How we did in 2020. Thanks, donors!
Kendall Worth: In normal years New Year’s is a time of loneliness and social isolation for many of us in the community of people living in poverty. This year we will not be the only ones.
Contributor Alexander Bridge, who usually writes about the state of the province, switches gears and offers some wisdom and hope here as we ring in the new year.
“I took every shift I could get, up to 70-hours per week, to make ends meet. With wages that low, this is what you have to do.” Lisa Cameron reports on Justin Trudeau’s 2019 promise of a federal minimum wage of at least $15 and hour, starting in 2020, and rising with inflation. We are in the final days of 2020, and yet Trudeau has taken no steps to honour this commitment.
Martyn Williams: 2020 has been yet another year marked and marred by vulnerable road user fatalities, all of them seniors. An urban or suburban community that can’t support people to move around safely without a car cannot function. People with disabilities, children and seniors in particular are placed in the unwilling position of performing dangerous stunts, using crosswalks that do not meet their unique needs and abilities.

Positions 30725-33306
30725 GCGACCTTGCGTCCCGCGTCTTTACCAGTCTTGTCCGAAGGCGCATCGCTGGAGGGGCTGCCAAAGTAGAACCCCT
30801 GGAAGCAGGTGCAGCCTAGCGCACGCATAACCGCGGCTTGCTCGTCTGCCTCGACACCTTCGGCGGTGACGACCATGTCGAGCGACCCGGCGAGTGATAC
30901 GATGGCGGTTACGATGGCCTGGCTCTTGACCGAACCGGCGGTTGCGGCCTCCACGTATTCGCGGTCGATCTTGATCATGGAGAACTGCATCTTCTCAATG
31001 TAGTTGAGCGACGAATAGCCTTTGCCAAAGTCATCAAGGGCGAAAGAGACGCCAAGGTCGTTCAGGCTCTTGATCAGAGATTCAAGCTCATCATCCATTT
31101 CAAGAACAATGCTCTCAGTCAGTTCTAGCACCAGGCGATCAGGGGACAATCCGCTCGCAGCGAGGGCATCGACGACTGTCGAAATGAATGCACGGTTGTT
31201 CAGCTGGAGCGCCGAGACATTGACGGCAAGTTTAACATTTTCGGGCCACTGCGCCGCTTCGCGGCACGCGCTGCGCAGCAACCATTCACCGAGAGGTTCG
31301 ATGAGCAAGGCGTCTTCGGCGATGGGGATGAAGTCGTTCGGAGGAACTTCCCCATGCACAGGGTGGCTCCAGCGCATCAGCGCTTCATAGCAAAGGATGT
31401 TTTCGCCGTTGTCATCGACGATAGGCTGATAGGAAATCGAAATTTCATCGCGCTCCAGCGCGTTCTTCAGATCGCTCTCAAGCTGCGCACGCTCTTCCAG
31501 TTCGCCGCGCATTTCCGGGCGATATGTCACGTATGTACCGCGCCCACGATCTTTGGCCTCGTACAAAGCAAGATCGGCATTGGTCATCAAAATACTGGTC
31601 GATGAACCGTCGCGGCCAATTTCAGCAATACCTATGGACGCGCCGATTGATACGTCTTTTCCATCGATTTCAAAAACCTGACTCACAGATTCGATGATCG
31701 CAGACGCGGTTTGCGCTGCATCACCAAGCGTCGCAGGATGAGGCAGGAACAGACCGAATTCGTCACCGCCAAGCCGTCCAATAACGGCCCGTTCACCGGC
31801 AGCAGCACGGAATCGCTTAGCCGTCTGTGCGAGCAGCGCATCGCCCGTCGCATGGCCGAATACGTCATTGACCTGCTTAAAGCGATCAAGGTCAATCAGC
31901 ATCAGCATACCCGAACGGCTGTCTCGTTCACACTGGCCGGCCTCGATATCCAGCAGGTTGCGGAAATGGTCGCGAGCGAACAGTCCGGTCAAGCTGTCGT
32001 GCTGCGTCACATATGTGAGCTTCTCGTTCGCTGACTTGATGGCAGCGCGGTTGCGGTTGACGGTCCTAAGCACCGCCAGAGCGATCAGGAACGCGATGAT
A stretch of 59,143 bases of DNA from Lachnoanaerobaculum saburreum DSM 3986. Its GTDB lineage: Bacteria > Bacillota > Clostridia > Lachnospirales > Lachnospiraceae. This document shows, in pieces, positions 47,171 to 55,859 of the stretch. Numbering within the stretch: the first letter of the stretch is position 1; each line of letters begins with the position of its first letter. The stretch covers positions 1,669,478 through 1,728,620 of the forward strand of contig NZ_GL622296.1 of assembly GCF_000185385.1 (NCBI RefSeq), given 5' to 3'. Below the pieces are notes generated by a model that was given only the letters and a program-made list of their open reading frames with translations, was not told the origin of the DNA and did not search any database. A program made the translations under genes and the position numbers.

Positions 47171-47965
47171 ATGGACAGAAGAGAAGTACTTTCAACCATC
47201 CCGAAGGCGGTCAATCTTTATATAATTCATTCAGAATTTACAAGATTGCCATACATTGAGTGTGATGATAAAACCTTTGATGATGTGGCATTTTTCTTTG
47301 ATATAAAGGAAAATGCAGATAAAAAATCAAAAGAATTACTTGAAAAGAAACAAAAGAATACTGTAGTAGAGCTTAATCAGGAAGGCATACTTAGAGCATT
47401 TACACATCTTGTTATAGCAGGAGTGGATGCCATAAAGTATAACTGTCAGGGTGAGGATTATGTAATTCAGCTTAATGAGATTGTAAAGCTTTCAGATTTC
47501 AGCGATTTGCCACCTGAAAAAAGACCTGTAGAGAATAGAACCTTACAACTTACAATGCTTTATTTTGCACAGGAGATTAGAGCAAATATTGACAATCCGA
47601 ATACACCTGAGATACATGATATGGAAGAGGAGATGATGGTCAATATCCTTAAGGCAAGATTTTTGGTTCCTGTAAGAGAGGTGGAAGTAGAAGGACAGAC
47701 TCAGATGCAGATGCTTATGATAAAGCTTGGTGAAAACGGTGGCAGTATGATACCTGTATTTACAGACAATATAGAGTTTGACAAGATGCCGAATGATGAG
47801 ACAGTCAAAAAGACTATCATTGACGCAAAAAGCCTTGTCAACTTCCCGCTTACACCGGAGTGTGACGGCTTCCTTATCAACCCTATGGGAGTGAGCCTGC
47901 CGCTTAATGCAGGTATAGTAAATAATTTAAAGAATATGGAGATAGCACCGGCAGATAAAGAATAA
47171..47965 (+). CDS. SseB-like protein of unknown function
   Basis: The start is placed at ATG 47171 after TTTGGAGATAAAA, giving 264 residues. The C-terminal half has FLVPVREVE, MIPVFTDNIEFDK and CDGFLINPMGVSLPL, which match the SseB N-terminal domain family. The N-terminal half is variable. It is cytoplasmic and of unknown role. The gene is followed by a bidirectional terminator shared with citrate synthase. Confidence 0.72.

Judy Haiven on the football stadium that just won’t quit. “Can anybody honestly say that in the wake of the world changing due to Covid, thousands of jobs disappearing possibly forever, and poverty nipping at the heels of many in Halifax that no better use of $20 million could be found?”
Raymond Sheppard nominates Eddie Carvery for African Nova Scotian of the year, and makes some wishes for 2021: Fire Chief Dan Kinsella, reparations, collect race-based data, a CBC that pays attention to the African Nova Scotian community and more.
Ray Bates on COVID-19 lessons learned. “The first is the importance of an adequate health care system for all. The existing inadequacies and inequalities that have been jarringly exposed because of COVID-19 must be corrected and replaced with services that will enable us to defeat this pandemic and also to be ready for the next one when it rears its deadly head.”
A press release issued by Independent Living Nova Scotia on December 18 announces that Kendall is this year’s recipient of the Lois Miller Tulip Award. The annual award recognizes a person, group or organization that exemplifies the spirit of independent living and enables people living with disabilities to have control over their lives.
Martha Mutale on what feminism has taught her. “Growing up, I used to pray every day that I would wake up white. That shit is messed up. I thought being white would make my life easier, less complicated.”